The vortex phase diagrams of both monolayer and bilayer devices based on our observations are plotted in Fig. 3d. Two phases, the TAFF and quantum creep, are confirmed by the measured H c2 and thermally activated behavior deviation points. When temperatures drop below T c, the vortices move through the superconductor by thermal activation, whereas at even lower temperatures in a low magnetic field, vortices move by quantum tunneling. The movement of vortices indicates that even down to atomic thickness, the gate-induced 2D superconductor systems still reside in the weak disorder limit. In gate-induced superconductors in thick flakes of layered materials,17 the superfluid density is confined in a few layers near the surface, and the 2D superconductors are susceptible only to relatively weak disorder generated by random electric potential from the ions; thus, they exhibit the behavior of a clean 2D superconductor. Herein, the monolayer and bilayer MoS2 flakes are exfoliated onto SiO2 wafers, so the 2D superconductor is affected by stronger disorder from the substrate in addition to the ionic liquid. It is worth noting that these systems remain in a regime of a disordered 2D superconductor.

A quantum metallic state was also observed in bilayer NbSe2 crystal covered by Boron nitride (BN).11 The low temperature resistance of the state fulfills a power-law scaling with magnetic field, which is consistent with the so-called Bose-metal model. This mainly attributes to the covered BN which protects NbSe2 crystal from the influence of atmosphere, resulting in a nearly disorder-free condition. While in the case of thin MoS2 flakes, related EDLT systems remain in the disordered regime where quantum creep is expected to depict the quantum metallic state.17 This explains why the low temperature resistance of these two systems exhibits different magnetic field dependence. For the quantum metallic state of NbSe2 systems, it originates from the magnetic field induced strong phase fluctuations. Nevertheless, for the MoS2 EDLT systems, magnetic-field-induced vortices move through quantum tunneling yields a different metallic ground state. More efforts should be involved to further understand the vortex dynamics of the MoS2 EDLT systems.

Discussion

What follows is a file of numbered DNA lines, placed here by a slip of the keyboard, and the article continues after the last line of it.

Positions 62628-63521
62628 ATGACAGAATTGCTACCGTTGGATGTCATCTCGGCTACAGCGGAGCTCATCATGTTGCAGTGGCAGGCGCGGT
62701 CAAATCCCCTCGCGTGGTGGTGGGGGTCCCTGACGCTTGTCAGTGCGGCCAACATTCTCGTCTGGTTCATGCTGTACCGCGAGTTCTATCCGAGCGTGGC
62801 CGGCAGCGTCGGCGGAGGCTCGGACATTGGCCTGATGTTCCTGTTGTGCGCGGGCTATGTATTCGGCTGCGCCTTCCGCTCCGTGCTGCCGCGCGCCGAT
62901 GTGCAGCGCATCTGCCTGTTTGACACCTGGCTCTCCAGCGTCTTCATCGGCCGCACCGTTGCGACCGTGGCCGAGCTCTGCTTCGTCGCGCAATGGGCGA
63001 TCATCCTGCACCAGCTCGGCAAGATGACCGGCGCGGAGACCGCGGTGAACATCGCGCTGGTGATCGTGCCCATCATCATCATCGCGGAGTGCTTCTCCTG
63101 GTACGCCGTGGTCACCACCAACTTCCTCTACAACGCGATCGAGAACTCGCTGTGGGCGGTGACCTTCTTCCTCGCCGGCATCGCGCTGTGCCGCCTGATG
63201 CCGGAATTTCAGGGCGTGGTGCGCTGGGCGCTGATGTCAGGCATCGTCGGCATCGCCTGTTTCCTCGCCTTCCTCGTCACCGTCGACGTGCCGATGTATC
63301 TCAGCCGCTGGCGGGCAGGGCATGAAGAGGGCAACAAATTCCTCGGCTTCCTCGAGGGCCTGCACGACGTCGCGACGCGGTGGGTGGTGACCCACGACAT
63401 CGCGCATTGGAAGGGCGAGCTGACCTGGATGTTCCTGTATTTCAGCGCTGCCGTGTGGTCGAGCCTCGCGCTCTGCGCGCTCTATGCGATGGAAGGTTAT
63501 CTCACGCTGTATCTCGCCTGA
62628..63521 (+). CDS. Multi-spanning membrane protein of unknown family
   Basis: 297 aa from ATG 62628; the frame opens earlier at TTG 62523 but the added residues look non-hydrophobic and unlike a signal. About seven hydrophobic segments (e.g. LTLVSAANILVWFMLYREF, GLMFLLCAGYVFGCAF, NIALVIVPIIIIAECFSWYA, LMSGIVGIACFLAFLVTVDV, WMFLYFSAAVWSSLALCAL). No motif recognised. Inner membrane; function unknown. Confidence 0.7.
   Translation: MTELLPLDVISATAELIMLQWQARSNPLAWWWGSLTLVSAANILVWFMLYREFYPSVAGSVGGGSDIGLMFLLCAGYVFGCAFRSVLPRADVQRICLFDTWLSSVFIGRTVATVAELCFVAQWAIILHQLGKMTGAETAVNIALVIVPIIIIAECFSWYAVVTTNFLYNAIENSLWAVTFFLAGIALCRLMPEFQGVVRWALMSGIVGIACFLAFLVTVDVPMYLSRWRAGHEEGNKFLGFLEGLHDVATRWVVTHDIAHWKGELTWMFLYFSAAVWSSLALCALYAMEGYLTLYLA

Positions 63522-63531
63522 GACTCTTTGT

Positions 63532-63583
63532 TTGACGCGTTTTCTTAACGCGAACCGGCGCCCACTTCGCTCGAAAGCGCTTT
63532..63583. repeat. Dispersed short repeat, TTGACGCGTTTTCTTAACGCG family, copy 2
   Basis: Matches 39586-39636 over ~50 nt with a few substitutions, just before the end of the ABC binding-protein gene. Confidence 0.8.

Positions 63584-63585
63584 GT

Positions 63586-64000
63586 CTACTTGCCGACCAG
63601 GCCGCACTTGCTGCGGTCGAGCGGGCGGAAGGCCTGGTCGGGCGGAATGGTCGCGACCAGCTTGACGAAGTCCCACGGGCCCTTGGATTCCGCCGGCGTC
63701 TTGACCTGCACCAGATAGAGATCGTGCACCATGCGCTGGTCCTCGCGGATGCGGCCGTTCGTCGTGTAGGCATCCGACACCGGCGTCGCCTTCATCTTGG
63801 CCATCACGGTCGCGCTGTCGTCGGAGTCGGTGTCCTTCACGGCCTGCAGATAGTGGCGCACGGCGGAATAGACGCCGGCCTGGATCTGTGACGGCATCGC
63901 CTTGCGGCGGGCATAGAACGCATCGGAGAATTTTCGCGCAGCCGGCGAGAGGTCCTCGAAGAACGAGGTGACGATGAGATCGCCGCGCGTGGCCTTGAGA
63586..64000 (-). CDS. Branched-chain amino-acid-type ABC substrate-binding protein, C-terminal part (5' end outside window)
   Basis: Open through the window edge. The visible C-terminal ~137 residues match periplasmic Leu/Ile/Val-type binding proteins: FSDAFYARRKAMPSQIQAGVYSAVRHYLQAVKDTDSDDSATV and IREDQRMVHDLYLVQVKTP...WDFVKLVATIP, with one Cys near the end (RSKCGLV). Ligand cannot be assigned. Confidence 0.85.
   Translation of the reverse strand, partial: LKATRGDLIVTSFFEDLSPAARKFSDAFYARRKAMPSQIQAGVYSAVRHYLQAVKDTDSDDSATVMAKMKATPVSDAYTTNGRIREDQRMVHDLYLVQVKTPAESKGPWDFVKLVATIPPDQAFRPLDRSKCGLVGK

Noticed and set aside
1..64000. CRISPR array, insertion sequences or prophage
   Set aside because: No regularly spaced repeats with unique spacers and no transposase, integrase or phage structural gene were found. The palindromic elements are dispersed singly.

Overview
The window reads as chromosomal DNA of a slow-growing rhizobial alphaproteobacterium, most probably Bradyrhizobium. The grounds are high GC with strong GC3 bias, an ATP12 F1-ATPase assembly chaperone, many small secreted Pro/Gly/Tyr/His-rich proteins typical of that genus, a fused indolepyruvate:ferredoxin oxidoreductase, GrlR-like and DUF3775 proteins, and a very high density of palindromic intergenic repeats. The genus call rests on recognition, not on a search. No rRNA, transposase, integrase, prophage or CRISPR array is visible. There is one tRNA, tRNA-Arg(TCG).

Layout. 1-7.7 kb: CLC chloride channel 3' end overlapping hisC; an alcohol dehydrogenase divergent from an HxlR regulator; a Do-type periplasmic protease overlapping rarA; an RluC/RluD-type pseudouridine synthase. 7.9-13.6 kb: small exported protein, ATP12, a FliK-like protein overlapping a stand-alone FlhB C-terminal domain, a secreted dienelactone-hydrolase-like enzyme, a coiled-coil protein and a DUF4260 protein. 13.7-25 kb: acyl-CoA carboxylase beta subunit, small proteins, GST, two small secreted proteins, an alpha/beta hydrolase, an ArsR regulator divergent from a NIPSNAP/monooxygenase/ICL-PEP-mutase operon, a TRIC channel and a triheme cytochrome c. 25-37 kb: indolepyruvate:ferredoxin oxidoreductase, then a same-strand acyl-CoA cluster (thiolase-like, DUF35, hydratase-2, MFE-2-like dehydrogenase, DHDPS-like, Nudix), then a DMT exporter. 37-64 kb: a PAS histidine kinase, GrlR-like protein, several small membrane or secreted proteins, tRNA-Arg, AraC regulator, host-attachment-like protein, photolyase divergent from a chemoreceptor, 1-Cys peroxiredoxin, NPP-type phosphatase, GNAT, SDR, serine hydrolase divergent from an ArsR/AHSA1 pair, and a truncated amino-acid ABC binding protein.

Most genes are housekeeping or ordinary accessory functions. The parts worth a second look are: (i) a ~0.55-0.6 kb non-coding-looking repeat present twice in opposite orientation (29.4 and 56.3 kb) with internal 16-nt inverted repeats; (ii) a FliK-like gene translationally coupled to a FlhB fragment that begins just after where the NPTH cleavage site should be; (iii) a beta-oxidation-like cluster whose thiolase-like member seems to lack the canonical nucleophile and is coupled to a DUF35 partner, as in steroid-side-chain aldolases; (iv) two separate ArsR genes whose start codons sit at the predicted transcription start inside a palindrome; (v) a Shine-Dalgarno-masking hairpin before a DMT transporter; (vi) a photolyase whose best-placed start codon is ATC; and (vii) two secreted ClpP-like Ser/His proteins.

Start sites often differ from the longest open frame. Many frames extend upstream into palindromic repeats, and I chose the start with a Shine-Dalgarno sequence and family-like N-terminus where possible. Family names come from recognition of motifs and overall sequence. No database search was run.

To fully understand the physical mechanism of 2D superconducting varying with carrier density, we perform ab initio density functional theory (DFT) calculations for the electronic structures of electron-doped monolayer and bilayer MoS2. We choose several doping levels (from 0.57 × 1014 to 2.74 × 1014 cm−2) to simulate the accumulated carrier density achieved in the liquid gating experiment, which is unavailable for conventional oxide-gated samples. It should be noted here that the electronic band structures of doped monolayer and bilayer MoS2 strongly depend on the charge doping as shown in Fig. 4a, d. Consistent with previous Angle-resolved photoemission spectroscopy measurement,31 the conduction band minima of monolayer and bilayer MoS2 are always located at the K (K′) point even when electrons are injected into the samples. With increasing doping level, the conduction band edge at the K (K′) point is filled, and the relative energy difference between the conduction band edge at the K (K′) and Λ (Λ′) points becomes smaller. By further increasing the electron doping, the states at the Λ (Λ′) points are filled, whose energy splitting induced by the spin orbital coupling is much larger than that at the K (K′) point.32 Therefore, the electronic Fermi surface of the heavily doped MoS2 contains two parts: one is around the K and K′ points, and the other is located near the Λ and Λ′ points. This result directly suggests that the electronic states around the Λ and Λ′ points have a greater chance to be paired to form superconducting states via the phonon modes once the carrier density is sufficiently high to induce superconductivity in this system (as discussed below), which is different from previous reports.20